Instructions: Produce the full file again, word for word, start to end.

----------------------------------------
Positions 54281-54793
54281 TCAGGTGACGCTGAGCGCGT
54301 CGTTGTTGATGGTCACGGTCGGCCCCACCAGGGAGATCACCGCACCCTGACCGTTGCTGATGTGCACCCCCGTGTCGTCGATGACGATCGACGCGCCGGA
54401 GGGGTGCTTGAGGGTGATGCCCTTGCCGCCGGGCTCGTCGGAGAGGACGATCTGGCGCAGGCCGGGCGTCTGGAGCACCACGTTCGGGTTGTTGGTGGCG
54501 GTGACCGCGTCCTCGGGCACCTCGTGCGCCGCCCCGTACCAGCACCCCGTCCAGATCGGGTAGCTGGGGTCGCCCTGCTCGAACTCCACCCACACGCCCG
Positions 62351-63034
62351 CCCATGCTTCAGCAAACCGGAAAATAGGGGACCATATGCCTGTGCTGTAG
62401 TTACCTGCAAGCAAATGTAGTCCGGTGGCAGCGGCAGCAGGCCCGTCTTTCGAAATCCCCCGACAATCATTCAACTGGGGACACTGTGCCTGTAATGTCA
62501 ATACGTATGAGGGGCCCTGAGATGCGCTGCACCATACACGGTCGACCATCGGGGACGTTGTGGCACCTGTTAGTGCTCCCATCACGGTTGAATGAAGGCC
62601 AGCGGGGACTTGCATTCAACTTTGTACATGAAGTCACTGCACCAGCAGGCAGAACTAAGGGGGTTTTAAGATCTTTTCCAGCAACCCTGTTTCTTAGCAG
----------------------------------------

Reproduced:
Positions 54281-54793
54281 TCAGGTGACGCTGAGCGCGT
54301 CGTTGTTGATGGTCACGGTCGGCCCCACCAGGGAGATCACCGCACCCTGACCGTTGCTGATGTGCACCCCCGTGTCGTCGATGACGATCGACGCGCCGGA
54401 GGGGTGCTTGAGGGTGATGCCCTTGCCGCCGGGCTCGTCGGAGAGGACGATCTGGCGCAGGCCGGGCGTCTGGAGCACCACGTTCGGGTTGTTGGTGGCG
54501 GTGACCGCGTCCTCGGGCACCTCGTGCGCCGCCCCGTACCAGCACCCCGTCCAGATCGGGTAGCTGGGGTCGCCCTGCTCGAACTCCACCCACACGCCCG
Positions 62351-63034
62351 CCCATGCTTCAGCAAACCGGAAAATAGGGGACCATATGCCTGTGCTGTAG
62401 TTACCTGCAAGCAAATGTAGTCCGGTGGCAGCGGCAGCAGGCCCGTCTTTCGAAATCCCCCGACAATCATTCAACTGGGGACACTGTGCCTGTAATGTCA
62501 ATACGTATGAGGGGCCCTGAGATGCGCTGCACCATACACGGTCGACCATCGGGGACGTTGTGGCACCTGTTAGTGCTCCCATCACGGTTGAATGAAGGCC
62601 AGCGGGGACTTGCATTCAACTTTGTACATGAAGTCACTGCACCAGCAGGCAGAACTAAGGGGGTTTTAAGATCTTTTCCAGCAACCCTGTTTCTTAGCAG